Catie Marron, chairman of the board at Friends of the High Line in New York, has collected 18 thoughtful essays on urban squares to follow her previous book, City Parks: Public Places, Private Thoughts (2013).
While all buildings are subject to the decay and ruin brought by time, historian Daniel Abramson is concerned in this book with a different culprit: obsolescence, or the process of becoming “obsolete.”
As a practicing structural engineer, Guy Nordenson has been involved in the design of some of the most notable buildings of recent decades, including Steven Holl’s carved-block Simmons Hall Residence at MIT (2002), Richard Meier’s curve-walled Jubilee Church in Rome (2003), and SANAA’s precariously stacked New Museum in New York (2007).
Two excellent new books, Beyond the City, by Felipe Correa, director of the Urban Design Degree Program at Harvard University, and Dragons In Diamond Village, by David Bandurski, editor of the China Media Project at the University of Hong Kong, offer contrasting but fascinatingly connected analyses of resource-extraction urbanism.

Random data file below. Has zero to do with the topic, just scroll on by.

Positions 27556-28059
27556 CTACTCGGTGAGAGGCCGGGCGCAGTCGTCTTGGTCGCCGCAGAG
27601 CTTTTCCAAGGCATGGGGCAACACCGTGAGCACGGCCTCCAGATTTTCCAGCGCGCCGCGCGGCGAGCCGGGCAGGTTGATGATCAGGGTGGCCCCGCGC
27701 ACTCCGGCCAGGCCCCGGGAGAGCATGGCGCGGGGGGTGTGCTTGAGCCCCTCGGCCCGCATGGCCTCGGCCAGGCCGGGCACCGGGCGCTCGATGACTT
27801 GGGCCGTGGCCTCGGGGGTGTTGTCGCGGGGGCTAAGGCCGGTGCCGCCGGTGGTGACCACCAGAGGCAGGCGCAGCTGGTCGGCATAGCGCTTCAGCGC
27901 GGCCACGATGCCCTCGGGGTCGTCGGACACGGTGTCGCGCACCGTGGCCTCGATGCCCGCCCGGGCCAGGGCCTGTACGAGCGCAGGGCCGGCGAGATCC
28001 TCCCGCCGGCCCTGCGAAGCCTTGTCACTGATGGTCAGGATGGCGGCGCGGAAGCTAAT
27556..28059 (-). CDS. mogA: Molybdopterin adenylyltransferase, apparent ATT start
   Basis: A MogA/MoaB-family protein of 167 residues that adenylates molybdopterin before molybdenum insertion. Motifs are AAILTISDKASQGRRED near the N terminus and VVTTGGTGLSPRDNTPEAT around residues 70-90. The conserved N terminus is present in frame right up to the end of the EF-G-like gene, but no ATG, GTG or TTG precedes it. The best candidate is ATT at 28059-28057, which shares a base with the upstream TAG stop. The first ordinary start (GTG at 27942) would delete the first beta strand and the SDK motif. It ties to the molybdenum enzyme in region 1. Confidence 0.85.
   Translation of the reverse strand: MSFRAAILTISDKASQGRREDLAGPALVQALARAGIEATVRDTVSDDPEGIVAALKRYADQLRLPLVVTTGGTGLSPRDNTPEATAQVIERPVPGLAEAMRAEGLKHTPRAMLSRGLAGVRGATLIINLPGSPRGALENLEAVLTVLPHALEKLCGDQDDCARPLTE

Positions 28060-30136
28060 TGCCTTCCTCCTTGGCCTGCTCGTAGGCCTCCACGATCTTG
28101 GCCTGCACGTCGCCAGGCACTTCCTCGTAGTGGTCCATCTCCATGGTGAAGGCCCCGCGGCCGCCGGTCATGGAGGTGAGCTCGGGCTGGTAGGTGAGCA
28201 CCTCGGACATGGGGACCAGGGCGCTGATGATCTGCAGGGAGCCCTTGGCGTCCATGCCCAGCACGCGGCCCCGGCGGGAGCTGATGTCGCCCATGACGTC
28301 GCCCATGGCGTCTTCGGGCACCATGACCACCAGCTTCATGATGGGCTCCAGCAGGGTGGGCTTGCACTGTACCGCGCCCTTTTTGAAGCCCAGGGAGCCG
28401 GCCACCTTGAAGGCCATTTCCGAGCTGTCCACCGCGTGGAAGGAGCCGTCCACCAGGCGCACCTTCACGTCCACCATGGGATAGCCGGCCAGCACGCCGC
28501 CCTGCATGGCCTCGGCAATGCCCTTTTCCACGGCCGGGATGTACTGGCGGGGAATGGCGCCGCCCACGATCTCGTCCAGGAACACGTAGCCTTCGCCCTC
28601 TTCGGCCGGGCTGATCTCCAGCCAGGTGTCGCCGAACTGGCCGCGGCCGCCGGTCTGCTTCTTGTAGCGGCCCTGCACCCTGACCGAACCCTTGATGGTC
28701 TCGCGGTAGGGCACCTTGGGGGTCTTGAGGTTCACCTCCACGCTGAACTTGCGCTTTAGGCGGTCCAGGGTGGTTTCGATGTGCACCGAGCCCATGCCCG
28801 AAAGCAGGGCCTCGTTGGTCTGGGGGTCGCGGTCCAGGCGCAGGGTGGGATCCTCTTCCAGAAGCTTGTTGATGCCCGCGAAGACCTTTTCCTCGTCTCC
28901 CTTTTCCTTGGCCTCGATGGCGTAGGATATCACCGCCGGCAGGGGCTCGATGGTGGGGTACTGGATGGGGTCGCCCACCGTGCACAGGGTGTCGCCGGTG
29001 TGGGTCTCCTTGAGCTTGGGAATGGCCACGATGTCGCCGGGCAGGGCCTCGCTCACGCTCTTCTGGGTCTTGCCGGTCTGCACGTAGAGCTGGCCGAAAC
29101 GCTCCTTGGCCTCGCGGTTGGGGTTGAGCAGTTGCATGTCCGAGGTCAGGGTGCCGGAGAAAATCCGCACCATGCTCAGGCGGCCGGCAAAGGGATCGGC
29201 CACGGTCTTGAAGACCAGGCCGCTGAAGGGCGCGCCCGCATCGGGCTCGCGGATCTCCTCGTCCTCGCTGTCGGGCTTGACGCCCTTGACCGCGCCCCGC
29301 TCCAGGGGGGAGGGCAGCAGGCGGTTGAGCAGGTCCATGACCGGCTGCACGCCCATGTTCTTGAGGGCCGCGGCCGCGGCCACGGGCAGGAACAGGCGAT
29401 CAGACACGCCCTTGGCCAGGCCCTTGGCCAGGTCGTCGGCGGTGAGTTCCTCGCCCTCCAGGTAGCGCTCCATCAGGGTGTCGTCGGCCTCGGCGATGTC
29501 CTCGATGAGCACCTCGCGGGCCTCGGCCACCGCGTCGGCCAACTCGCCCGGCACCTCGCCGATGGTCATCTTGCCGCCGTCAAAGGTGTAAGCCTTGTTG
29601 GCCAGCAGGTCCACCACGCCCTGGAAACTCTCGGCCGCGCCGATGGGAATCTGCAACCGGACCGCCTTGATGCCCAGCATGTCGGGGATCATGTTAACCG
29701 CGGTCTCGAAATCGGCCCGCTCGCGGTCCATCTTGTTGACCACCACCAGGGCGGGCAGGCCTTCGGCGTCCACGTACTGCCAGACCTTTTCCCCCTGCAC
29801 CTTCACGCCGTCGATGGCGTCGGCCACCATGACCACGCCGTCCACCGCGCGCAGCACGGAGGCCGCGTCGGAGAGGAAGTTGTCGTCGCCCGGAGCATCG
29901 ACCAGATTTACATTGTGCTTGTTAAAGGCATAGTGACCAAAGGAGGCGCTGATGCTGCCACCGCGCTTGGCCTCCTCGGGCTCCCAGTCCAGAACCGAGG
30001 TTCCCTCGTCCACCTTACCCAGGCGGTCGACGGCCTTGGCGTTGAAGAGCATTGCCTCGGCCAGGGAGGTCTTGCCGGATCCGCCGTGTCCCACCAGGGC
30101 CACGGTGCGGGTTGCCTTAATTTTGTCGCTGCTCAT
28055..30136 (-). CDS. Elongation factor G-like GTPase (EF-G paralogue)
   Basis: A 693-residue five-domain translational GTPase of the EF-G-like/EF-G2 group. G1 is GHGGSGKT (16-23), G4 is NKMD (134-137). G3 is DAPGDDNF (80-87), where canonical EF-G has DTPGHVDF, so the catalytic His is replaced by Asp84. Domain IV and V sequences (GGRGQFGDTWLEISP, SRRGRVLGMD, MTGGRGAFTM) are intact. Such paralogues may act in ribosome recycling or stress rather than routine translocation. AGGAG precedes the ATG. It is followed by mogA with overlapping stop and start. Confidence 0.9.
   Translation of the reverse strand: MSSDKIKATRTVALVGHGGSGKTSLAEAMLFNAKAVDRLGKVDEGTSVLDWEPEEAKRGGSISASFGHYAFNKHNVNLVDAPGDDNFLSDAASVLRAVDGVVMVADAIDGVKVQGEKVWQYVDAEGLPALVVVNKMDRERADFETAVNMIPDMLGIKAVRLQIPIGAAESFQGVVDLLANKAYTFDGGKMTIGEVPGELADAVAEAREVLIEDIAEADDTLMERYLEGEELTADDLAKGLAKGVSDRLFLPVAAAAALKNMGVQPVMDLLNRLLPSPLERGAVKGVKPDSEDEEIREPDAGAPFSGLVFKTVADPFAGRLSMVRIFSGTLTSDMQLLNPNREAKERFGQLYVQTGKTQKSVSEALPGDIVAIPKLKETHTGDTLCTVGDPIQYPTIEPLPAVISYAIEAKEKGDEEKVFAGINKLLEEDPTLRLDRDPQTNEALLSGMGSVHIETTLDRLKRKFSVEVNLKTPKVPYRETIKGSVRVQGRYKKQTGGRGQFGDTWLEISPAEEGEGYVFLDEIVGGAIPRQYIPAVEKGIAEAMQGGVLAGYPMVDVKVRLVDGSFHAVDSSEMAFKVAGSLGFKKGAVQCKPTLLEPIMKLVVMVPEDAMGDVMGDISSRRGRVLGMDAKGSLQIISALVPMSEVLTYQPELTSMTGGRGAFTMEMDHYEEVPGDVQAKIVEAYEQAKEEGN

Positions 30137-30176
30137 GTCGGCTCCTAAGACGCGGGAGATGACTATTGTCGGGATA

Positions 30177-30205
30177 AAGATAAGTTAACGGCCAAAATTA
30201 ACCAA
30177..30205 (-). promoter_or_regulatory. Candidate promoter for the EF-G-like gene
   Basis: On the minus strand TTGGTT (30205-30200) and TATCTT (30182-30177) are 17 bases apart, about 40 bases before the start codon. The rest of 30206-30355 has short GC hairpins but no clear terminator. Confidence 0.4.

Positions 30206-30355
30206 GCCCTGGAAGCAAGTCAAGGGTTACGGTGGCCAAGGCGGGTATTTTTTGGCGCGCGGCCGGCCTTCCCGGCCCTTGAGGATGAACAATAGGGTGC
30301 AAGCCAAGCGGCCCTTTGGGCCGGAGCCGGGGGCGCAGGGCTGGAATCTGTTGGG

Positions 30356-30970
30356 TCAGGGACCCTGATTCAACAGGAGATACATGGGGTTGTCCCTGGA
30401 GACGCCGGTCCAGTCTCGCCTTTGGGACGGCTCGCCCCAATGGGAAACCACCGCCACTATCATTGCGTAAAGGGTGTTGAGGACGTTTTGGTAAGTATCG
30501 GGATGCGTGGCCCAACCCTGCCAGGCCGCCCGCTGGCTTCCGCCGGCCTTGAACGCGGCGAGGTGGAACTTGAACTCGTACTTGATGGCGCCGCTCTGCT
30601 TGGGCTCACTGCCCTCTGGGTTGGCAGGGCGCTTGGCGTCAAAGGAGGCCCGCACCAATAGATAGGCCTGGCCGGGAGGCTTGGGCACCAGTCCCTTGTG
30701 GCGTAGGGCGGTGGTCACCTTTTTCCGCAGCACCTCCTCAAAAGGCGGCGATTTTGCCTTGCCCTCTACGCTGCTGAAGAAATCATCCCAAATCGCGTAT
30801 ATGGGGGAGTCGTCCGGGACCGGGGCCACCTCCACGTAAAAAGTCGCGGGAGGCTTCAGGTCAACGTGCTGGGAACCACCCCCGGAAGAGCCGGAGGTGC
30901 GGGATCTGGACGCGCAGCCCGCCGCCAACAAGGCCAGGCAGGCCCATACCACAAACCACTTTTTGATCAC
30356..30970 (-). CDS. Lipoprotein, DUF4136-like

The first lines of Craig Buckley’s introduction to this collection of essays from the proceedings of conferences on the subject of manifestos at Columbia and the University of Navarra in 2012, seem surprising.
In A Genealogy of Modern Architecture, the prolific historian, critic, and theorist Kenneth Frampton presents a documentation of a course he used to teach, which involved comparative critical analyses of 14 pairs of more or less canonical modern buildings completed between 1924 and 2007.